Things of Your Day


Eh, but to quote Obiwan: “That’s no moon… it’s a space station!”

There is something just terrifying about something the size of a moon, the mass and shape of it, that a massive cylinder just doesn’t have.


Spheres are the most efficient volumes. But it does make for funny habitable volumes.


Something as large as a Death Star probably also has a non-insignificant gravitational field. A spherical shape would result in more or less identical gravitational field strength along the surface, which may simplify the engineering behind whatever structure is used to support all its mass.

Somehow, I envision the interior habitable space as looking like a pair of cakes stacked bottom to bottom which the extra space near the surface being used for things like power conduits, environmental ductwork, etc.



Various post movie items and technical drawings suggest it’s layers of levels on a north/south axis with living areas nearest the equator.

Of course later depictions kinda contradict that layout, or at least complex it up.


They’d better complex it up. There’d be no point to have 1/4 of all your levels be ‘engineering sector’ in a big bunch. Ideally that would be spread out. If my last name was Erso, I’d probably split the sphere radially into more or less functionally equivalent sectors like an orange, then each of those split into the northern and southern halves that again are mostly redundant and identical. In that way, make it so each sector is fairly locally self-sufficient from an engineering, life-support, and resources standpoint. Each sector might get certain macroscale incursions from systems like the lolhuegmegaturbosuperlaser or what-not. Overall it seems to me that since said laser is not taking up a significant portion of the station’s interior volume and they do have this crazy amount of habitable volume, they must be using it for its living space potential and thus you’d expect a good portion of that volume to be for troopers to live, eat, socialize, exercise, etc. Lots of gyms, mess halls, entertainment facilities, lots of laundry, banks, etc. While it obviously doesn’t fit the Empire’s aesthetic, I figure there’s gotta be some gardens going on in there, at least some kind of food generation and processing arrangement.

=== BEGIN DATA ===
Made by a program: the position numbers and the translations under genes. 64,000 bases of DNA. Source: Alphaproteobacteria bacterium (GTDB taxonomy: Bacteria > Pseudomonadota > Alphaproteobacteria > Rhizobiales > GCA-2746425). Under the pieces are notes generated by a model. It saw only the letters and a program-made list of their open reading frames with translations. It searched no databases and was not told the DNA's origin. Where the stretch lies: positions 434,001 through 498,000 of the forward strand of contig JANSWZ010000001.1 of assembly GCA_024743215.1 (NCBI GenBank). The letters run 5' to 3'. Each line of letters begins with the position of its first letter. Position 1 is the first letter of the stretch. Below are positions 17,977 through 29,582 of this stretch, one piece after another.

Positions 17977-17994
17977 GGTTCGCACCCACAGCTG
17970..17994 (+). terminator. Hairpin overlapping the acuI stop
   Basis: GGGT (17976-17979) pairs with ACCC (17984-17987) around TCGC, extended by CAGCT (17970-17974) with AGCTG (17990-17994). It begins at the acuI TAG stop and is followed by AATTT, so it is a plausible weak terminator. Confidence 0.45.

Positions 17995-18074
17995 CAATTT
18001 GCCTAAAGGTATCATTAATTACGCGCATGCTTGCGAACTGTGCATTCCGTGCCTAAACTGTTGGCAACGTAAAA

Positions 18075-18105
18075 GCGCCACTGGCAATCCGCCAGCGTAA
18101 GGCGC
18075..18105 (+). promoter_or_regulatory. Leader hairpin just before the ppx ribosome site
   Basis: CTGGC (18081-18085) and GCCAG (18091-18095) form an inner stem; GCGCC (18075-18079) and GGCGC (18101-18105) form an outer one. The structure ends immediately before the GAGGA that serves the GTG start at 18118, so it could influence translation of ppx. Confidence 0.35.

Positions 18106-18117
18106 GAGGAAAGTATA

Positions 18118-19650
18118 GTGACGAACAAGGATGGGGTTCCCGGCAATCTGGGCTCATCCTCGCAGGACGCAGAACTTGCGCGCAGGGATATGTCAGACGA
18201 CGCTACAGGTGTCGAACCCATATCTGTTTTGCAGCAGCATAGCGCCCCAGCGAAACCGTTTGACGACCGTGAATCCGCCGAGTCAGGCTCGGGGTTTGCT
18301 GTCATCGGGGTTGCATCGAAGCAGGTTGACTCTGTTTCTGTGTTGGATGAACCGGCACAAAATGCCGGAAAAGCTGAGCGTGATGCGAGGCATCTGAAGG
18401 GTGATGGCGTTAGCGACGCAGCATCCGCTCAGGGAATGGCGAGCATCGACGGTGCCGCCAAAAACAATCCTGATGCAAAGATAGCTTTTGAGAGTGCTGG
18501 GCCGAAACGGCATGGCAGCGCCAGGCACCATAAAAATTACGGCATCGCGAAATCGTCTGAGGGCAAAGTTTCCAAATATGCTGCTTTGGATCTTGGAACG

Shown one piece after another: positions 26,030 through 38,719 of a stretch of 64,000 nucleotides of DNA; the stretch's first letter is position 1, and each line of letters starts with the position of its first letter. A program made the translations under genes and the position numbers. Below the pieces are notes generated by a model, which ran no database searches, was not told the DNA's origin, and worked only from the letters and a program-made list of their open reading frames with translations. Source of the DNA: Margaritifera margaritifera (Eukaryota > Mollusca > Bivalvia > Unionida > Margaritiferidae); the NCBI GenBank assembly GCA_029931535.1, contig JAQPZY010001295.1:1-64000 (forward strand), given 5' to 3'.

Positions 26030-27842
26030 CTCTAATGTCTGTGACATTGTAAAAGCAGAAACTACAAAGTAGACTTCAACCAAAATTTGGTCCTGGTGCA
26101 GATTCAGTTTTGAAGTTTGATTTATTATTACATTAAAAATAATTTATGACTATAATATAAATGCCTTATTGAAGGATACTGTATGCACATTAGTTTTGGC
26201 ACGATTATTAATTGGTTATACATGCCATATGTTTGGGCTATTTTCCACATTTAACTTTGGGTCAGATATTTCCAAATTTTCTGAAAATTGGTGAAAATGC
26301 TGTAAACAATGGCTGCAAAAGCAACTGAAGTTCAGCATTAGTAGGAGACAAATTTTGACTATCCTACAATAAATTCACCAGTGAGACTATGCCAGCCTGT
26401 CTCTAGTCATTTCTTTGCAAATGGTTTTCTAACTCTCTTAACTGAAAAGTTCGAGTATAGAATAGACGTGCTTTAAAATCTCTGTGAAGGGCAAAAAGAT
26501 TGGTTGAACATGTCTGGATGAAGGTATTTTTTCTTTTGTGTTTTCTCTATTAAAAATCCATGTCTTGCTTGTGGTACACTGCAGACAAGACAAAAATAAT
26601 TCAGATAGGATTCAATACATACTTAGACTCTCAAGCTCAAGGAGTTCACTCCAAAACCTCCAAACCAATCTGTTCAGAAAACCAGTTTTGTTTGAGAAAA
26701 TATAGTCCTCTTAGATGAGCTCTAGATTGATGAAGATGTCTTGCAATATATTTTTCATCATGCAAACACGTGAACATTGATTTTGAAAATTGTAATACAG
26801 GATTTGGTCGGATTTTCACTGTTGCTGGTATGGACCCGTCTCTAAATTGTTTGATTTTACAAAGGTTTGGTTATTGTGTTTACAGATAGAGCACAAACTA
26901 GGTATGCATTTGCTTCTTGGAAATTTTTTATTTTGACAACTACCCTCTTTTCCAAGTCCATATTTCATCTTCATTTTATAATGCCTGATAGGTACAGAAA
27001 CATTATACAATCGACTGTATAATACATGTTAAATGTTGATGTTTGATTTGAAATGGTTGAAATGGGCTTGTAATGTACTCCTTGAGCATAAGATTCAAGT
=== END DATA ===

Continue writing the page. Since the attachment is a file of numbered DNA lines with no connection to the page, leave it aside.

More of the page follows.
We have seen trash compacting, detention centers, hanger bays, some of the command and control; but the brief glimpse from the movie doesn’t answer the hard questions like “could the Max Rebo band book a tour on the Death Star cantina circuit?”




I was under the impression that most of the death stars internals were comprised of the planet destroying gun and also empty space. It’s so enormous that all the other parts we see including with living quarters, engineering, hangars, control rooms, the brig, trash compactors, etc. take up a relatively small percentage of the total volume.


My take was that the main systems require a large overall footprint, but it leaves an awful lot of the volume otherwise empty. Which, we do get plenty of signature ‘bottomless’ shafts in there for sure.



I think Furious Obituary is my new favorite genre of writing.

Edit: Also I agree with every line of that obituary. I suspect Cheese and Hedi might also have some strong opinions as well.


So, it turns out BC is awesome.

Want to know what to do when it’s time to save a life? You’re 30 minutes away from possessing the most rewarding skill in the world.


While the allocation of layers may not be what I envisioned, the overall design of the layers is pretty much what I thought.


BC represent! /15 characters


A different variation of the internals which has what must be parts of the generation system.

A third variation showed the internal space dominated by fuel storage tanks:



I heard someone refer to Andy Sekis and Martin Freeman as the movie’s “Tolkein White Guys”.



According to the second diagram, the death star is nowhere near the size or mass of our moon. Also effectively no gravity on the surface.


Running the numbers, it looks like you may be right. It appears as if surface gravity on the Death Star would be about one millionth that of the surface of the moon, if I did my calculations correctly.

Comparing it to asteroids of comparable radius, it’s still on the order of 6 or 7 orders of magnitude less massive. It is comparable in radius to two of Uranus’s moons (so it can be mistaken for a “small moon”), Rosalind and Caliban. However, then, we’re looking at about one-thousandth of the mass or so. So as big as it is, the fact that it’s mostly hollow really does reduce its overall mass.